• and the Rosicrucians, Freemasons, and Theosophists

Each stage is always with us, Godwin emphasizes, and so each offers a potential source of inspiration and action for today.” — back cover

 

The Hermetic Library Reading Room is an imaginary and speculative future reification of the library in the physical world, a place to experience a cabinet of curiosities offering a confabulation of curation, context and community that engages, archives and encourages a living Western Esoteric Tradition. If you would like to contribute to the Hermetic Library Reading Room, consider supporting the library or contact the librarian.

Johannite Religious Education online course starting Oct 31st, 2013

Tony Silvia and the Parish of Saint Martin AJC (based in New York City) is offering Johannite Religious Education, a course of 6 classes, beginning on Oct 31st, 2013 and running through mid-December. The course will be conducted via Google Hangouts and there is a very small number of openings available. Tony mentions in a post on the event site that the course “is primarily aimed at people who know little or nothing about the AJC or for those who are planning to join the Church.”

“The Parish of Saint Martin, AJC is pleased to announce a course of Johannite Religious Education, presented by the rector, Fr. Tony Silvia.

This course will run for 6 (non-consecutive) Thursday evenings as follows:
– October 31st
– November 7th
– November 21st
– December 5th
– December 12th
– December 19th

All classes will be from 8:00 – 9:30 PM Eastern US Time.

The Religious Education course is designed for those who want to know more about Johannite spirituality, either out of curiosity or if you intend to join the AJC. No commitment to the AJC in any form will be required or expected, this course is simply informational.

Space is limited, so please only register for this event if you are willing and able to attend all six classes.” [via]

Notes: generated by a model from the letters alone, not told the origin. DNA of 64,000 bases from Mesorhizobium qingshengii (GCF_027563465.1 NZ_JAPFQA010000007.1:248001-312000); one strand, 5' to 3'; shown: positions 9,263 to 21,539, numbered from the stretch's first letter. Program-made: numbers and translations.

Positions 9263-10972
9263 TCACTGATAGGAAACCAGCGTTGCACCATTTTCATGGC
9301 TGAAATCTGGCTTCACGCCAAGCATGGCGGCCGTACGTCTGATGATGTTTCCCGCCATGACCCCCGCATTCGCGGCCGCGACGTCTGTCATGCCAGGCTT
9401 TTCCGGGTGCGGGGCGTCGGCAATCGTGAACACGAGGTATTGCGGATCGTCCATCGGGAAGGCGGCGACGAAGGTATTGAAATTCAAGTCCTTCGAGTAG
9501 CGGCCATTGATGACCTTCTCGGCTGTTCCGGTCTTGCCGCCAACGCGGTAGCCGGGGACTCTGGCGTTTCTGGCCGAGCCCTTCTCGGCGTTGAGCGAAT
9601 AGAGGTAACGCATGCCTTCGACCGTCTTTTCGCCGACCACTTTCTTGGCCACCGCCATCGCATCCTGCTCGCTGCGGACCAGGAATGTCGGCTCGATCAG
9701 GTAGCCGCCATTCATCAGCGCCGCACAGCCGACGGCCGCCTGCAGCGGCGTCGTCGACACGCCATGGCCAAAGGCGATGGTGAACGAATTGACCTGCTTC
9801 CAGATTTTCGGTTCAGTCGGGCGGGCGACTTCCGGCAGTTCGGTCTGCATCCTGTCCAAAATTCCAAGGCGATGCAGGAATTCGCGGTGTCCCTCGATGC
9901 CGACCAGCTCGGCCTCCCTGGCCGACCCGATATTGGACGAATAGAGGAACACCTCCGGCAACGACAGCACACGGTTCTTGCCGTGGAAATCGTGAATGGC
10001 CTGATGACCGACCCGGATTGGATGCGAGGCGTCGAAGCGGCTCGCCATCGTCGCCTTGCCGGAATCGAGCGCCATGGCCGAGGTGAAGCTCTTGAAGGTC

Introduction to “Gnosticism”

Introduction to “Gnosticism”: Ancient Voices, Christian Worlds by Nicola Denzey Lewis, from Oxford University Press, may be of interest. There’s an interesting review of the work over at Peje Iesous at “Nicola Denzey Lewis’ Textbook On the Gnostic Literature Is Really Useful (Or: Why I’m Glad My Class Failed Before It Got Off the Ground)” [HT Jared Calaway] which may also interest you, especially since it highlights this book’s apparently good exploration of the way the term “Gnosticism” can be problematic. The review seems to suggest this is a new work for 2013, but I notice that Amazon has 2012 as the publication date; but, it is at least recent for some reasonably flexible value of recent either way.

Nicola Denzey Lewis Introduction to "Gnosticism" from Oxford University Press

“Discovered in Egypt in 1945, the fascinating and challenging Nag Hammadi writings forever changed our understanding of early Christianity. State-of-the-art and the only volume of its kind, Introduction to “Gnosticism”: Ancient Voices, Christian Worlds guides students through the most significant of the Nag Hammadi texts. Employing an exceptionally lucid and accessible writing style, Nicola Denzey Lewis groups the texts by theme and genre, places them in the broader context of the ancient world, and reveals their most inscrutable mysteries.

Ideal for use in courses in Early Christianity/Origins of Christianity, Christianity to 1500, Gnostic Gospels, Gnosticism, Early Christian Writings, Orthodoxy and Heresy, and New Testament Studies, Introduction to ‘Gnosticism’ is enhanced by numerous pedagogical features, including images of the manuscripts, study and discussion questions, annotated bibliographies, tables, diagrams, and a glossary.” [via]